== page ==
Beware of decluttering seasonal stuff

When decluttering in the summer, it’s all too easy to make rash decisions about out-of-season items, so beware of letting go of something that’s not in season. What you wouldn’t dream of using when it’s 30 degrees in the shade could be a godsend when the nights start to draw in. So, hold that thought as you tug at the sleeve of that old winter coat. You might just need it.

Unclutter your diet

Summer’s a wonderful time to rejuvenate and throw of the layers in other ways. I’ve just discovered Michael Greger’s The How Not to Die Cookbook, which is filled with nutritionally-charged, delicious plant based recipes. If you’re turning over a new leaf in the house, you might also want to munch a few leaves in the kitchen.

So, turn your decluttering to the kitchen, getting rid of any out-of-date staples and stocking up on the wherewithal to make some yummy new dishes. Plus, as it always takes a little longer when you’re trying out a new recipe, the summer’s a wonderful time to stick on a podcast, roll up your sleeves and prepare a light and healthy dish for everyone to enjoy.

Have a plan

And if it all seems too much, you can always retire to your garden for some…. planning and organising of the cerebral kind. It’s always good to have a plan….


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More

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What drives us to yearn for ‘more’ or ‘better’ when we know that the more we consume, the more we deplete both our own, and the earth’s, precious resources?

As I have considered before, there are a variety of reasons we buy more than we actually need. They include:

  • Wanting to make a certain impression
  • Keeping up with the Joneses
  • Fear of missing out (especially on a ‘bargain’)
  • Having something ‘just in case’
  • Believing that ownership will make a real difference to our lives or even our happiness

The ownership myth

Ownership is a privilege but with it comes responsibility. You not only have to pay for the thing, but you have to maintain, upgrade, insure, clean and take care of it.

Worse, as Courtney Carver warns in her book, Soulful Simplicity, “If you use a credit card, the item might not even be yours. It’s possible that you are literally walking around in someone else’s shoes because you’re still paying them off…”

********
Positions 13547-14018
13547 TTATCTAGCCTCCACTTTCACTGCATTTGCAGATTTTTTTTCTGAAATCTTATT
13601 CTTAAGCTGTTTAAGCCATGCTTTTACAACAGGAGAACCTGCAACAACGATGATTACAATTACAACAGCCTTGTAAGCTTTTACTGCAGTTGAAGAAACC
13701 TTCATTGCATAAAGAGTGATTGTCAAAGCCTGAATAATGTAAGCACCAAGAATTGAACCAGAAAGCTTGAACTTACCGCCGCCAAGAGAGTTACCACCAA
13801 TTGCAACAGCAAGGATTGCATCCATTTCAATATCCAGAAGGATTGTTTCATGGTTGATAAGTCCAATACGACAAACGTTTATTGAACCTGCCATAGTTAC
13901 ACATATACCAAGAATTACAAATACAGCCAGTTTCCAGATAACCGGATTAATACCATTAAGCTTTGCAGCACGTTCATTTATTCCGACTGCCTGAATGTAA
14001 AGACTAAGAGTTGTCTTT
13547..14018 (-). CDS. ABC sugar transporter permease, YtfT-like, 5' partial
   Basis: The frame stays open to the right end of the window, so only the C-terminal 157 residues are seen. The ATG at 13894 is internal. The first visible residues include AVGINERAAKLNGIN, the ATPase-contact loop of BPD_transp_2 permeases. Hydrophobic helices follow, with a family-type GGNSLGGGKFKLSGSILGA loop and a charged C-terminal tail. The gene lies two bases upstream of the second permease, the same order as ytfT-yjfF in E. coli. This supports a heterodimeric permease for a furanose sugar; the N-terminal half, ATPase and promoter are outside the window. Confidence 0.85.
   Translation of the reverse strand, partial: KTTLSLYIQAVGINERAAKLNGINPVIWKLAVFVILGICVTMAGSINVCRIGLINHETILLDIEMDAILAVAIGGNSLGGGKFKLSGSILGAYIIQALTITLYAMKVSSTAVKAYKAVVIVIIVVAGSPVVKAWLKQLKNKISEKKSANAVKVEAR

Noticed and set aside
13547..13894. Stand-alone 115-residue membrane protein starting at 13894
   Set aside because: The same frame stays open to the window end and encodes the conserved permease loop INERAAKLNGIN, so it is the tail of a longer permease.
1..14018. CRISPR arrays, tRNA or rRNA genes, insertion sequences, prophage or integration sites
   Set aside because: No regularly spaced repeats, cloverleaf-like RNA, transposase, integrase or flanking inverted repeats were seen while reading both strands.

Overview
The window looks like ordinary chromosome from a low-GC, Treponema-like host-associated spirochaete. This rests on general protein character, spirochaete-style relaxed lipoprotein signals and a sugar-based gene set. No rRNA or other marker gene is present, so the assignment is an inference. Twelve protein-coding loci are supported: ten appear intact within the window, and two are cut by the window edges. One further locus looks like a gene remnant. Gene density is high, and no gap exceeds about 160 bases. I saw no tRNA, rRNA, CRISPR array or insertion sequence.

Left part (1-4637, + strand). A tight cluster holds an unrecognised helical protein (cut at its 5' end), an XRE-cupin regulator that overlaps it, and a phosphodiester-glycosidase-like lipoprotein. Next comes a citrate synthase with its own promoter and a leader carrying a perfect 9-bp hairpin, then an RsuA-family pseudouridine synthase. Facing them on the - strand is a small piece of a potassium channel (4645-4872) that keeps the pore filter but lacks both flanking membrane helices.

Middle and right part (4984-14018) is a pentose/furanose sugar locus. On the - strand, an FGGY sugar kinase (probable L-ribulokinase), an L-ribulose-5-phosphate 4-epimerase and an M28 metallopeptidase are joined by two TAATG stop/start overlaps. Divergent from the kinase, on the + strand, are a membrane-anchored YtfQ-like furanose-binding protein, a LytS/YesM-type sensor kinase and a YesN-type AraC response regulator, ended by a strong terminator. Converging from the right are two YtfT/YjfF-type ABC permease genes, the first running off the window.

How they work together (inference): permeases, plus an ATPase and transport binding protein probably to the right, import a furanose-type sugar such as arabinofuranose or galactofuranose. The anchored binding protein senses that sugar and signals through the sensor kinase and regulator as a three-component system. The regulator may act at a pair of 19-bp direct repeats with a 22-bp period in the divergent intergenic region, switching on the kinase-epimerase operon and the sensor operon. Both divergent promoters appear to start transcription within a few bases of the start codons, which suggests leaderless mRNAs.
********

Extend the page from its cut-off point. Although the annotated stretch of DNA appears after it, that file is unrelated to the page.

We own stuff for so many reasons. As Carver advises, “Once you acknowledge why you buy and what you think your stuff is doing for you, you will be more intentional about what comes into your home and life, and you will have more clarity about what needs to go.”

When can ‘more’ actually make a difference?

In her terrific book, America the Anxious: Why our Search for Happiness is Driving us Crazy and How to Find it for Real, Ruth Whippman cites a much-misquoted study about the relationship between happiness and income.

Whippman explains that the study, by Daniel Kahneman, is reported as showing that money makes no difference to happiness above an income of $75k per year.

In fact, Whippman explains that money over and above this level still makes a difference to a person’s overall satisfaction. And, of course, a person’s overall financial picture has a huge bearing on one’s life. As Whippman shrewdly observes, “Unsurprisingly, the further down the income scale you go, the more important it is.” That said, most of us in the western world already have more than enough.

Cultivating a sufficiency mindset

No matter what your income level, living on less than you earn brings enormous benefits. As Dave Ramsey repeats each time his radio show airs: “Live like no-one else so that, later, you can live (and give) like no-one else.”

Bestselling author of The Soul of Money, Lynne Twist, reminds us that when we let go of chasing what we don’t really need, it frees up energy to enable us to make a difference with what we already have. Having recently heard Twist in discussion with Oprah Winfrey in Supersoul Conversations, I am particularly struck by her philosophy that a sufficiency mindset is so much greater than a scarcity mindset. We already have enough. We are enough.

When more is more

When you adopt a minimalist lifestyle, it’s possible to pursue the things that really add value and that make a difference, not only to your own life but (hopefully) to the lives of others. Here, I come back to the ideas of connection and community, which I touched upon in my last post.

When it comes to connection and contribution, I’m about to embark upon a new adventure. Along with our Cockapoo, Ollie, I’ve recently been accepted as a volunteer with Pets as Therapy. This UK charity aims to foster connections with people through pet visits to establishments where pets are otherwise not available. I’m hoping to visit a local retirement or care home where the regular visit from me and my waggy-tailed chum might bring a ray of sunshine into someone’s day. Here’s when more is definitely more!

It’s not about stuff

No amount of ‘stuff’ is going to make a positive difference to our lives. Just as food should be about nourishing the body rather than feeding the emotions, so the stuff we own should serve a genuine need rather than fill a psychological hole.